Learn about the types, symptoms, causes and treatments for ILD.
Interstitial lung disease, also called ILD, is a term used to describe a group of more than 200 different lung diseases. These diseases include inflammatory, fibrotic, inherited and more rare lung diseases. The most common symptoms are shortness of breath and cough. Doctors want to raise awareness about symptoms that warrant an evaluation.
“If you have shortness of breath or a cough that just won’t go away and that’s not explained by another cause, see your doctor,” said Dr. Lisa Lancaster, a pulmonologist and ILD program director at Vanderbilt Lung Institute.
Types of interstitial lung disease
Different categories exist under the large umbrella term of ILD, including conditions caused by autoimmune disease, inhalational injuries, rare lung disease and idiopathic varieties where the cause is unknown. This is a large and diverse group of different lung diseases.
Interstitial lung disease symptoms
Shortness of breath, especially with activity, or a dry hacking cough are the two most common symptoms. Symptoms may progress slowly and may not be associated with pain.
“If you have shortness of breath or a cough that just won’t go away and that’s not explained by another cause, see your doctor.”
These symptoms are vague and can be commonly seen in sudden, short-term illnesses, such as the common cold, flu, COVID-19 and more. However, if you have had these symptoms without another cause or they persist well beyond the normal course of illness, be sure to talk to your doctor about them, Lancaster said.
Your doctor may order chest imaging, such as a CT scan, and a breathing test, known as pulmonary function testing. Pulmonary function testing measures your lung capacity and efficiency.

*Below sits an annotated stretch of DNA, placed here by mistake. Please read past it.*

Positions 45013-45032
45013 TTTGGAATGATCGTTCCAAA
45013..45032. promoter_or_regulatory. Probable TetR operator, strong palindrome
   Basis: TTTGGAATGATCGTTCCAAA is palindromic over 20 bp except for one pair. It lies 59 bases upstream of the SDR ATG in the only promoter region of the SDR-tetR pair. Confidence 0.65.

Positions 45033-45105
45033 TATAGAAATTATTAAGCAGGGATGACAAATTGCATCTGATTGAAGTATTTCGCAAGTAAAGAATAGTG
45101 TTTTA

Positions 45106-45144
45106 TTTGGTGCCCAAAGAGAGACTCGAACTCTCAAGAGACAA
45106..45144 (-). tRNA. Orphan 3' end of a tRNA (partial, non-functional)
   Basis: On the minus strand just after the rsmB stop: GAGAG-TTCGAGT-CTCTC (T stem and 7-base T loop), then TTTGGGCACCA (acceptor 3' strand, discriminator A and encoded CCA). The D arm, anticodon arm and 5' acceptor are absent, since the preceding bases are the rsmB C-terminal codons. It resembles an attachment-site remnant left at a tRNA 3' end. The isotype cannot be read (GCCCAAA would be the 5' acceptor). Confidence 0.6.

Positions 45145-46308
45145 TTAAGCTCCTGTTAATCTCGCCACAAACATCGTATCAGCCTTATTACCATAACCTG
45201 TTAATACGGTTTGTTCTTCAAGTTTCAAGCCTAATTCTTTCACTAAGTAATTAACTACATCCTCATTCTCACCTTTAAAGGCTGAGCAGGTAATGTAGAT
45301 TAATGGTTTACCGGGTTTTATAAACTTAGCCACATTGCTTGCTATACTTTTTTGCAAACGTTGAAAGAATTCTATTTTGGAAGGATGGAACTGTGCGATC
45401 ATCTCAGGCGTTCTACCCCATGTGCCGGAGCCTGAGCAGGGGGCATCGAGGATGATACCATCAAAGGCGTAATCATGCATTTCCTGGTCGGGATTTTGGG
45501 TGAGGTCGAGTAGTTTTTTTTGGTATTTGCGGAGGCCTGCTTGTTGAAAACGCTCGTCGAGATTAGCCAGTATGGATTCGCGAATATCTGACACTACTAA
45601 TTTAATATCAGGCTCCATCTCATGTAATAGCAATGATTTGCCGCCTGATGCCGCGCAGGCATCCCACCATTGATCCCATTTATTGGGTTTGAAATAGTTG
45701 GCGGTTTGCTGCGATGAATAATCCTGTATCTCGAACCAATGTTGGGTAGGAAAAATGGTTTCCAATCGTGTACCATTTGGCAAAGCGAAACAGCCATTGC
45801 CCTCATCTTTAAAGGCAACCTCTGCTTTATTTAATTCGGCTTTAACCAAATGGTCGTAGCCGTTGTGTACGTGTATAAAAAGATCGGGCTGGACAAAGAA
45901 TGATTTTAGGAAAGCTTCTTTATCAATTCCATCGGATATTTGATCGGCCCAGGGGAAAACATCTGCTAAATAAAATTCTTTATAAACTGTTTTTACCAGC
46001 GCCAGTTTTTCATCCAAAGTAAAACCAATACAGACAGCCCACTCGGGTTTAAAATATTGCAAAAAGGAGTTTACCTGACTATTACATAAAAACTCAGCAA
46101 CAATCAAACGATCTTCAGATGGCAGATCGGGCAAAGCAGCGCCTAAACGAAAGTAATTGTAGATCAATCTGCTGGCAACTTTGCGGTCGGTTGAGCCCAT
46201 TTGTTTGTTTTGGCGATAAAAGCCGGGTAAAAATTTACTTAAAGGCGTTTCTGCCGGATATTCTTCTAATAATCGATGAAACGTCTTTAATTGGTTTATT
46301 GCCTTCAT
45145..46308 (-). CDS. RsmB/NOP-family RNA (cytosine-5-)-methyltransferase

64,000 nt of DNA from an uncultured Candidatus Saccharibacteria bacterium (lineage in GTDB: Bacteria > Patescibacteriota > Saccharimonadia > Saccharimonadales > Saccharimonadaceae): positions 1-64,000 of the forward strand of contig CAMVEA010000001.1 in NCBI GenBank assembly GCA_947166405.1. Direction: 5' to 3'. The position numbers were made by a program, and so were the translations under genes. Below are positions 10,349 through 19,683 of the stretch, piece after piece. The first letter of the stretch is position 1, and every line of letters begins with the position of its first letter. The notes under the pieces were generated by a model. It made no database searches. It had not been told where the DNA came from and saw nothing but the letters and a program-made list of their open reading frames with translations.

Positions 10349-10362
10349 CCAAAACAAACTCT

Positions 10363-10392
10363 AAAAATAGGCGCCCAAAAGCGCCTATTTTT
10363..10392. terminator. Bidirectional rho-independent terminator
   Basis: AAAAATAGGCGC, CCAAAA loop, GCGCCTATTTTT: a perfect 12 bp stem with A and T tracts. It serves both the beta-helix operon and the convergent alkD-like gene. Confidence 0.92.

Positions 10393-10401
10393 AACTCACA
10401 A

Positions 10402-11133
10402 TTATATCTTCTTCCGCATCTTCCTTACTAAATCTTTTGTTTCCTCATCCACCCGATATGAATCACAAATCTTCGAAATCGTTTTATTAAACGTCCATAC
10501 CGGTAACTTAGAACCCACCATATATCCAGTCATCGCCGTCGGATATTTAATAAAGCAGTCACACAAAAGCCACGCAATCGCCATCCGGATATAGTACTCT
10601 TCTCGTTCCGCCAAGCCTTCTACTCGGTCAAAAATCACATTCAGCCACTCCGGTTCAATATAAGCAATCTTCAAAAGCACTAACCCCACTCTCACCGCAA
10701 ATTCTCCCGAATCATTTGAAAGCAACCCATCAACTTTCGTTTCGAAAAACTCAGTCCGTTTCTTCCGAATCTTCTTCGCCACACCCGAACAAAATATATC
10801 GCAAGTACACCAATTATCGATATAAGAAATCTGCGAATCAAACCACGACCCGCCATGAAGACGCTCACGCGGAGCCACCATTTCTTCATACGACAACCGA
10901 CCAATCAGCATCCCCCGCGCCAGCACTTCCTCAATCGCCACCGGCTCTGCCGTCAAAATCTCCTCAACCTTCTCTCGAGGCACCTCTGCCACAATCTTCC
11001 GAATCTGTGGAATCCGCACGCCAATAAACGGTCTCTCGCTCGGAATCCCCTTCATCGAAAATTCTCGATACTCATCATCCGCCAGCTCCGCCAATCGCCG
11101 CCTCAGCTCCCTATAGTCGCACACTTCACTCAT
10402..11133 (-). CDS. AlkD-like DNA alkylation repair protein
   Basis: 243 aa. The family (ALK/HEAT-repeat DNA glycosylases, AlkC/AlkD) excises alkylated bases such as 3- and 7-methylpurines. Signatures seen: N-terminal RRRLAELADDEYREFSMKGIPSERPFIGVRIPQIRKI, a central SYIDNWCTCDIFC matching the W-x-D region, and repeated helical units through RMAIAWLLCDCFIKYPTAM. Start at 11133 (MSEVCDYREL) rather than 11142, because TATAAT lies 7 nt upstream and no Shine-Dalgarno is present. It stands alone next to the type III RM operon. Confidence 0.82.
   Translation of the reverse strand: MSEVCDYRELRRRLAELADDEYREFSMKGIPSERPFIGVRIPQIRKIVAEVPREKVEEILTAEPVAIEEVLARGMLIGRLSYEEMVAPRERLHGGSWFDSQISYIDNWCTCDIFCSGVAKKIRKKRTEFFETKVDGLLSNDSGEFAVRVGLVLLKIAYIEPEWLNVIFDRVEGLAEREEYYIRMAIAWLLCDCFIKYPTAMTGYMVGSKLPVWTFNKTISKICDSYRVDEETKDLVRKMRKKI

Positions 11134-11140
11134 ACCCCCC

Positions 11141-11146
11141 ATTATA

Treatment for interstitial lung disease
If you are diagnosed with ILD, the treatment you receive will be unique to the specific type of ILD you have. “In general, there is a multi-modality approach to treating interstitial lung disease,” Lancaster said. “That can include medication therapy appropriate to your diagnosis, management of common associated conditions, pulmonary rehab, oxygen, treating infections promptly, and consideration of clinical trials.”
Your physician will follow you closely to monitor for other conditions associated with ILD and to treat them appropriately. These include pulmonary hypertension, sleep apnea and reflux disease, among others.
“We also follow patients very closely who have more advanced or progressive disease for timing and consideration of lung transplant referral,” Lancaster added. “We support patients with more advanced disease helping them to better manage their symptoms through palliative care and end-of-life management strategies through hospice focusing on each individual’s goals of care.”
Expert help for ILD
Vanderbilt Health’s Interstitial Lung Disease Center is considered one of the premier programs in the U.S. for ILD research and care of patients with interstitial lung disease. The program has been involved with ILD clinical trials, both multi-center and individual center trials, since they started in the 1990s. Vanderbilt is an international leader in genetics research for patients with fibrotic lung disease and has been a leader in helping to design ILD clinical trials for two decades.